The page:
- Finishing second or third in the World Senior Championship, in both the over 50 and over 65 divisions
- Winning (outright or shared) the World Junior Championship (U18)
- Winning the World Junior Championship (U16) outright
- Finishing second or third in a Continental championship
- Winning (outright or shared) a Continental over 50 championship, over 65 championship or under 20 championship
- Winning a Continental under 18 championship outright
- Winning a sub-Continental championship
- Winning a Commonwealth, Francophone or Ibero-American championship
- Winning a World disabled championship
After becoming an IM, most professional players set their next goal as becoming a Grandmaster. It is also possible to become a Grandmaster without ever having been an International Master. Larry Christiansen of the United States (1977), Wang Hao of China, Anish Giri of The Netherlands, and former world champions Mikhail Tal of Latvia and Vladimir Kramnik of Russia all became Grandmasters without ever having been an IM. Bobby Fischer of the United States attained both titles solely by virtue of qualifying for the 1958 Interzonal (IM title) and 1959 Candidates Tournament (GM title), only incidentally becoming IM before GM. The more usual path is first to become an IM, then move on to the GM level.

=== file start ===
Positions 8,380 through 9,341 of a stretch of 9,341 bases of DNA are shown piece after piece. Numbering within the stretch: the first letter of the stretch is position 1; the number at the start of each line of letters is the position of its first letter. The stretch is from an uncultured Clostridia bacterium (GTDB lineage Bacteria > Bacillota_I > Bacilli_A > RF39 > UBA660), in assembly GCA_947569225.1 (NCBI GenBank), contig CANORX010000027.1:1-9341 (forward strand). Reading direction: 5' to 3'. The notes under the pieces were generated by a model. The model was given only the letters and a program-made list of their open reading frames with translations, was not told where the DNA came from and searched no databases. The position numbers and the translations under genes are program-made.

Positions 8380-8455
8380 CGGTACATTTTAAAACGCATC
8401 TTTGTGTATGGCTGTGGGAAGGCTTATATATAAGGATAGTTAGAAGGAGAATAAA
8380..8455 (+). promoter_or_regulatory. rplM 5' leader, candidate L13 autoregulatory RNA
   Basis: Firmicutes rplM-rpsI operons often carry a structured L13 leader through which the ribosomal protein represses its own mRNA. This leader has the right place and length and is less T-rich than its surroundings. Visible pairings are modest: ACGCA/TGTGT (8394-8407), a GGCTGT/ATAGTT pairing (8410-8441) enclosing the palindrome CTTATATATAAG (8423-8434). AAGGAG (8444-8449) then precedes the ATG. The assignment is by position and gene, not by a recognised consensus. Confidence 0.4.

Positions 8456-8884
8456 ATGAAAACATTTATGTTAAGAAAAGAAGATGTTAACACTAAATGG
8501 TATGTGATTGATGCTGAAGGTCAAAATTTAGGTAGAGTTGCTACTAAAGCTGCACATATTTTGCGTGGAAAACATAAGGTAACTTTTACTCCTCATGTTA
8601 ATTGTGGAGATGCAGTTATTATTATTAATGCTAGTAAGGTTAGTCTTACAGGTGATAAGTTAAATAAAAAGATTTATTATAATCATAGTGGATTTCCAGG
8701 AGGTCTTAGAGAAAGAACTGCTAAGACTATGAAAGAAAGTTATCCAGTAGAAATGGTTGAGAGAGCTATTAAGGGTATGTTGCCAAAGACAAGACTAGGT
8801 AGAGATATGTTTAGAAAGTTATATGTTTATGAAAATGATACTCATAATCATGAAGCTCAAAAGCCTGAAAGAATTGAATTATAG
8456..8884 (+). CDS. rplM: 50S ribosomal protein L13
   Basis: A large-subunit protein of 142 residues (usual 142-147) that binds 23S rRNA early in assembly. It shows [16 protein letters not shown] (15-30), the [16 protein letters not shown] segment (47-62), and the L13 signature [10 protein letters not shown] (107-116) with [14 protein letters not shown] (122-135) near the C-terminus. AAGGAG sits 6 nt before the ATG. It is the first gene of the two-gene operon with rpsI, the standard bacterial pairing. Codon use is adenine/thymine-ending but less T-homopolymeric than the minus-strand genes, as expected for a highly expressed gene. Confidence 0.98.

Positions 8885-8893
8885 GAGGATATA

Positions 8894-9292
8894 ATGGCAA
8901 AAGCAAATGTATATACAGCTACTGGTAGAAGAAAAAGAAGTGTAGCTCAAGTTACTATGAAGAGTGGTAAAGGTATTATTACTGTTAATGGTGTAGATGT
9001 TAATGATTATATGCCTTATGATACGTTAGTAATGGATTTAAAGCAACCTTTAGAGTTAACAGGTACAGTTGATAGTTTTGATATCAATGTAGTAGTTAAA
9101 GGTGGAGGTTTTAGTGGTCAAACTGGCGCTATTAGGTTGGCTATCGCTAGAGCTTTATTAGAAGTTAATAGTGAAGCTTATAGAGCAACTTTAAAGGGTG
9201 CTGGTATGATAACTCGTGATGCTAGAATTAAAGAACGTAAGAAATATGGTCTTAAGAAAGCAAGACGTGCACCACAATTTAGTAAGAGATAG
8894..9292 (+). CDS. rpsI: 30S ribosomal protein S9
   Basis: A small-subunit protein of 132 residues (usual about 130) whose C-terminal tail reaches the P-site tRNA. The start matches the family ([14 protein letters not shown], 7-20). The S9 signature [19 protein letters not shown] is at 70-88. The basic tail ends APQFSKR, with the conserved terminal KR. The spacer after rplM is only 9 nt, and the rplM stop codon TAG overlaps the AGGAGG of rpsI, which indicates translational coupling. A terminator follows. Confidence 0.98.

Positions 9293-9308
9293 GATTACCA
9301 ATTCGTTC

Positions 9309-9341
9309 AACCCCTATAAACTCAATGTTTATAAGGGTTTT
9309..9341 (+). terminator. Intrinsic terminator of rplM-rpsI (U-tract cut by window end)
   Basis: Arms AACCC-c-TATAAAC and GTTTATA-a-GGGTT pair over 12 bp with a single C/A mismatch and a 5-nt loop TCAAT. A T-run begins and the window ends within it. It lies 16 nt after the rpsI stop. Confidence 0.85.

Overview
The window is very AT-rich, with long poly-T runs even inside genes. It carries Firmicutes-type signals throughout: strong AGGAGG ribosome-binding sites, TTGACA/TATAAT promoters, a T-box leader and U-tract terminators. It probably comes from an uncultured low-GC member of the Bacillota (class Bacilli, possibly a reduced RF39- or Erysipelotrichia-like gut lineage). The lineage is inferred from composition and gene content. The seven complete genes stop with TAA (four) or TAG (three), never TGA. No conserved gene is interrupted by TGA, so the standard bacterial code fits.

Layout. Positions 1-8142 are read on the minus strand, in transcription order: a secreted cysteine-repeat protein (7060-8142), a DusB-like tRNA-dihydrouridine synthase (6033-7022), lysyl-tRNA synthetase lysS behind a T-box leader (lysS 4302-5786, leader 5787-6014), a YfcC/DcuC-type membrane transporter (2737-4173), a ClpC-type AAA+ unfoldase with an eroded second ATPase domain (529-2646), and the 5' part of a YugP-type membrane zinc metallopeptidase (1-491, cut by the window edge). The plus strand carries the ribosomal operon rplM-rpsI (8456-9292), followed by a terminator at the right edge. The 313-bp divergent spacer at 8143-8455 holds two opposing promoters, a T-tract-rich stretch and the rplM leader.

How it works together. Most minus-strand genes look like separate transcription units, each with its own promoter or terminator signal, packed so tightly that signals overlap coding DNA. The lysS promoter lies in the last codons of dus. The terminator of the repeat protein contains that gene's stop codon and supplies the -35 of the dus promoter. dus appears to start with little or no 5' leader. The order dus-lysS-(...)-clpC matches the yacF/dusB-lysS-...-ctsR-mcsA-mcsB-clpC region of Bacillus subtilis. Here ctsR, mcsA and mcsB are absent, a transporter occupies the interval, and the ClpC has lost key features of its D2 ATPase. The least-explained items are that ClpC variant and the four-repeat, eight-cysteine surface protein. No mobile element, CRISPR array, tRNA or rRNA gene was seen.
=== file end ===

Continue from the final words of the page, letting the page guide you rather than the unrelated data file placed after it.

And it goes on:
FIDE Master (FM) Edit
Introduced in 1978, FM ranks below the title of International Master but ahead of Candidate Master. Unlike the Grandmaster and International Master titles, there is no requirement for a player to achieve norms. The usual way for a player to qualify for the FIDE Master title is by achieving an Elo rating of 2300 or more. There are also many ways the title can be gained by players with a rating of at least 2100 but less than 2300; for example by scoring at least 65% over a minimum of 9 games at an Olympiad, or by winning certain tournaments.
Candidate Master (CM) Edit